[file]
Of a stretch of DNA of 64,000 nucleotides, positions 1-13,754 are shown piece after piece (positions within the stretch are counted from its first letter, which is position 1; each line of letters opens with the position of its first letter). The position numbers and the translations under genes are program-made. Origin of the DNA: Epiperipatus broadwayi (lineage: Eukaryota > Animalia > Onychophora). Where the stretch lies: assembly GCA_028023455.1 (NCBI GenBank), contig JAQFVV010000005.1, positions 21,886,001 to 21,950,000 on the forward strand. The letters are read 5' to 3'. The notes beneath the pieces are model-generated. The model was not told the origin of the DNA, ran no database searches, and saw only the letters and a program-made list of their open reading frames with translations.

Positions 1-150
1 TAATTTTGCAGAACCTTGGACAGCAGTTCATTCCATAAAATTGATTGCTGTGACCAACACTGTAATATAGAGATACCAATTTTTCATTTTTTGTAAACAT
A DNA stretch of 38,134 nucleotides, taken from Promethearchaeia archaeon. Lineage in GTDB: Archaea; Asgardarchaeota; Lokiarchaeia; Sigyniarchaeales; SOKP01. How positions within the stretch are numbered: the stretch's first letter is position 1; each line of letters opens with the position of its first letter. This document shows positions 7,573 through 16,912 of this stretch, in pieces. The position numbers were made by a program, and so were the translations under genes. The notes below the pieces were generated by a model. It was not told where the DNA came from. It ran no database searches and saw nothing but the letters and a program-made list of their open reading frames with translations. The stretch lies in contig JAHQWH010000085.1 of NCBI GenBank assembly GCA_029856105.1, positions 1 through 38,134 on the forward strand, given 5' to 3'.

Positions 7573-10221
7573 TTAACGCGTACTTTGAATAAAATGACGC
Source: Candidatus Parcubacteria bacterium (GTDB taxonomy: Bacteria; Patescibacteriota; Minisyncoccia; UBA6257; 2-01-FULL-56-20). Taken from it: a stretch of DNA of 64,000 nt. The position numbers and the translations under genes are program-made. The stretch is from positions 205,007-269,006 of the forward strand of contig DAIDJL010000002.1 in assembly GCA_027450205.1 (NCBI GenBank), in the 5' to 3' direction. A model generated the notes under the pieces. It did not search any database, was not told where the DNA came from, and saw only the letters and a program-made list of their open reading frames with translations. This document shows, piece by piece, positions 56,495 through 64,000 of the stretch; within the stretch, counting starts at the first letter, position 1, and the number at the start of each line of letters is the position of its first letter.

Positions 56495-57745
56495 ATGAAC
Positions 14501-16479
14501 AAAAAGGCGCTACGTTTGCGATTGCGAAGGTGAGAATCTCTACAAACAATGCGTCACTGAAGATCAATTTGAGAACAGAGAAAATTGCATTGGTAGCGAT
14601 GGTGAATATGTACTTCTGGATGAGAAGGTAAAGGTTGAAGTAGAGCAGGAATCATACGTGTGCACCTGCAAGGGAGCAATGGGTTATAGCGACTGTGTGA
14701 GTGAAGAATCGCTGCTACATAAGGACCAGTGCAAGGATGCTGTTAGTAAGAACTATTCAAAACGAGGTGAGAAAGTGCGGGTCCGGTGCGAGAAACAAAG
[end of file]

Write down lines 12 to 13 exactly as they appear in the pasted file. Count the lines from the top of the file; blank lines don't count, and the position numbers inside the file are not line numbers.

14601 GGTGAATATGTACTTCTGGATGAGAAGGTAAAGGTTGAAGTAGAGCAGGAATCATACGTGTGCACCTGCAAGGGAGCAATGGGTTATAGCGACTGTGTGA
14701 GTGAAGAATCGCTGCTACATAAGGACCAGTGCAAGGATGCTGTTAGTAAGAACTATTCAAAACGAGGTGAGAAAGTGCGGGTCCGGTGCGAGAAACAAAG